NASA's New Direction: Shuttle Crew to Fix Hubble
· Reversing an earlier decision, NASA said yesterday it will send a shuttle crew to repair the Hubble Space Telescope. Without repairs and new parts, the 16-year-old telescope could stop operating properly before the end of the decade, astronomers predict.
The shuttle mission will probably be in early 2008, the space agency said, and could keep Hubble working until about 2013.
Among its successes, Hubble enabled direct observation of the universe as it was 12 billion years ago. Its spectacular images also interested more people in astronomy.
After the 2003 Columbia shuttle disaster, NASA called a Hubble repair mission too risky. But the agency said it's a "go" now because astronauts are able to repair launch damage in flight. Also, a second shuttle will stand by in case there's an emergency.
Florida Weighs Gator Aid
· Florida officials might take alligators off their endangered list and allow homeowners to deal with any that wander onto their land. However, trappers say gators are too dangerous for non-pros to handle.
Alligators, once thought to be nearly extinct, are thriving in Florida. By one estimate, there is one gator for every nine people.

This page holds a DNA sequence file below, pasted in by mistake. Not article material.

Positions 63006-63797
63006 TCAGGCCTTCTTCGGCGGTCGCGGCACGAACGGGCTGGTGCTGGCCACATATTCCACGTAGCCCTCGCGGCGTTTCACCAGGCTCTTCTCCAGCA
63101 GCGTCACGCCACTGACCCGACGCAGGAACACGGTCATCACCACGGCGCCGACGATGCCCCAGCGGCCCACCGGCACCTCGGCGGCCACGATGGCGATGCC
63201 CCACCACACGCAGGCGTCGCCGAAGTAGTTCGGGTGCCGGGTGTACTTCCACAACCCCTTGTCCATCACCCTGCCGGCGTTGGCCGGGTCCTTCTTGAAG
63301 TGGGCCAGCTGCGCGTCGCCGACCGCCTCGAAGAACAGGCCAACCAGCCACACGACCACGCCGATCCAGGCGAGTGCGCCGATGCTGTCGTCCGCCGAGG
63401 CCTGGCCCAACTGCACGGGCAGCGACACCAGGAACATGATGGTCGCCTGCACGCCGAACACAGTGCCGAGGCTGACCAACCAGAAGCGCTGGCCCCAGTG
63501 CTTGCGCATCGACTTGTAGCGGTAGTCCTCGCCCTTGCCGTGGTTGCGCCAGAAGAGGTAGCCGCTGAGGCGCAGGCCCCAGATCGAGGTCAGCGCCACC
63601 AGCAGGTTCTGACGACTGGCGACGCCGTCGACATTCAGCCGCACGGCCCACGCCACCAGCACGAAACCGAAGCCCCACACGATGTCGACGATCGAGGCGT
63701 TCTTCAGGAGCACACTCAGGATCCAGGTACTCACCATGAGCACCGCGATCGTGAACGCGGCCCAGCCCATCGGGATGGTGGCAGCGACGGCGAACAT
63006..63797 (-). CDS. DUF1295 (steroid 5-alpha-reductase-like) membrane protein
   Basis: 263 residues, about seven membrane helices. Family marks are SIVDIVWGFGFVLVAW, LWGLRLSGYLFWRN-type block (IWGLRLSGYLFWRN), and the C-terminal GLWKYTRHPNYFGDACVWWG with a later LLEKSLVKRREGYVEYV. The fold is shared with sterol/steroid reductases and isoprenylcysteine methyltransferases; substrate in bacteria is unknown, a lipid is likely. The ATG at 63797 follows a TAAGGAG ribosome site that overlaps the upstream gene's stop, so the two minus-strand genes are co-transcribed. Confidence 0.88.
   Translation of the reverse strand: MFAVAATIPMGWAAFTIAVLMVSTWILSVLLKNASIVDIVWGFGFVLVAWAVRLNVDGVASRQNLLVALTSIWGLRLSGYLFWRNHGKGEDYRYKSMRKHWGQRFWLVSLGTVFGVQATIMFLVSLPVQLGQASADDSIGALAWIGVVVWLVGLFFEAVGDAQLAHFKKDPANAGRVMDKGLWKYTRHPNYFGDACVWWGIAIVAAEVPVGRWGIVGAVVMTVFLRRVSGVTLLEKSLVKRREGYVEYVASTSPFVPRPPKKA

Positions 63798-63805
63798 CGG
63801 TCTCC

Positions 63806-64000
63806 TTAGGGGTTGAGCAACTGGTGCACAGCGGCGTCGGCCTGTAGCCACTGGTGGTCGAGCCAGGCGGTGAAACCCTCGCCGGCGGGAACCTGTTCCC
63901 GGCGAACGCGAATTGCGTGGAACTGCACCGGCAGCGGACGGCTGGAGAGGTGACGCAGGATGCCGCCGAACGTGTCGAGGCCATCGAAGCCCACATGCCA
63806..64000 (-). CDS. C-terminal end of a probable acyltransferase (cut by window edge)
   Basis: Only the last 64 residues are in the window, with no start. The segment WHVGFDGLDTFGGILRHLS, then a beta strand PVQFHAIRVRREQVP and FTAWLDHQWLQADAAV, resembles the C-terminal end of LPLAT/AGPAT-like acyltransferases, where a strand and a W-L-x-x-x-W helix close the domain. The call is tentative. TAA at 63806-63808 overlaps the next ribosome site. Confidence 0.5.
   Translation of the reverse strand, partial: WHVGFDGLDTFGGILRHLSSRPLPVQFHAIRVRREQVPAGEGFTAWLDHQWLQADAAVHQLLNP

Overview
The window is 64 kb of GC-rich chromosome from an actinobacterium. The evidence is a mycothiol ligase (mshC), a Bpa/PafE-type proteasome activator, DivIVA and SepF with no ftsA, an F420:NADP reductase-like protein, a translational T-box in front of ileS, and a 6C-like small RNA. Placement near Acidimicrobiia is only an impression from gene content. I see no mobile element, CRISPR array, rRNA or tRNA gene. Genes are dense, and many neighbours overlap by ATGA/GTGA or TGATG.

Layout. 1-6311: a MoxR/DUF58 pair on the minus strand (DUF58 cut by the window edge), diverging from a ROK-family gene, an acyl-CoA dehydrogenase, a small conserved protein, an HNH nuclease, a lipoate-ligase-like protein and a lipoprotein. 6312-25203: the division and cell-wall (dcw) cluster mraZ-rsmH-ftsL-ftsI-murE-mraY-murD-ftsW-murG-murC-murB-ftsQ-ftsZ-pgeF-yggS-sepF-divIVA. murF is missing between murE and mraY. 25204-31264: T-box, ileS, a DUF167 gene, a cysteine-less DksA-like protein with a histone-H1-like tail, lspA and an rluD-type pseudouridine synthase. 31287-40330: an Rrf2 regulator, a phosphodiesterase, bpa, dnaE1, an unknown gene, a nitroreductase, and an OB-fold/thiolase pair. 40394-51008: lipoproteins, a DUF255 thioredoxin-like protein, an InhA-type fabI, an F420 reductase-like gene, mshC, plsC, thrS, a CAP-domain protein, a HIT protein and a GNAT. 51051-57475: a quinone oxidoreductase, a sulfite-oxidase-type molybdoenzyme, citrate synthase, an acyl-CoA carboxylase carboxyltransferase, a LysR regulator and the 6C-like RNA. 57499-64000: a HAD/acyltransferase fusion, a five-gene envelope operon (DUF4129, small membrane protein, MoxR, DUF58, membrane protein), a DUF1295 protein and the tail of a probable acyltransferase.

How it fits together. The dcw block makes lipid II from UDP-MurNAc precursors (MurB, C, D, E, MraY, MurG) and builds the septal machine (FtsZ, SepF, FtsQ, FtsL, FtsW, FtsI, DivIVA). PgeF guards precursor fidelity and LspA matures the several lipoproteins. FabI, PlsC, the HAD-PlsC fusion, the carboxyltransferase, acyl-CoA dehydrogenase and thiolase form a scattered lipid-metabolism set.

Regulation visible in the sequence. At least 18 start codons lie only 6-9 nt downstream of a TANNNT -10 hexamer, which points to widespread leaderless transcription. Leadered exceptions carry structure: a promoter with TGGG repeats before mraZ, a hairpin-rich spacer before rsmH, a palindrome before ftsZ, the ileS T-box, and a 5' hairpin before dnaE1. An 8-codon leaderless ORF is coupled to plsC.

· German police, responding to reports of masked people waiting in a car outside a bank, found three kids wearing Halloween masks.
· A scary sculpture of Ichabod Crane and the Headless Horseman, from Washington Irving's 1819 short story "The Legend of Sleepy Hollow," was unveiled near Irving's grave in New York. The sculpture is 18 feet tall. It would be even taller if the horseman still had his head on!
· The spider that Elysia Holland-Kyzer found in her half-eaten bag of grapes wasn't the fake, trick-or-treat kind. It was a real black widow. Elysia, who is 9 and lives in Kansas, won't be eating more grapes for a while, her mom said.
Correction: A Monday article incorrectly referred to the "Hindu" language. Hindi is a language in India; Hindu is a religion.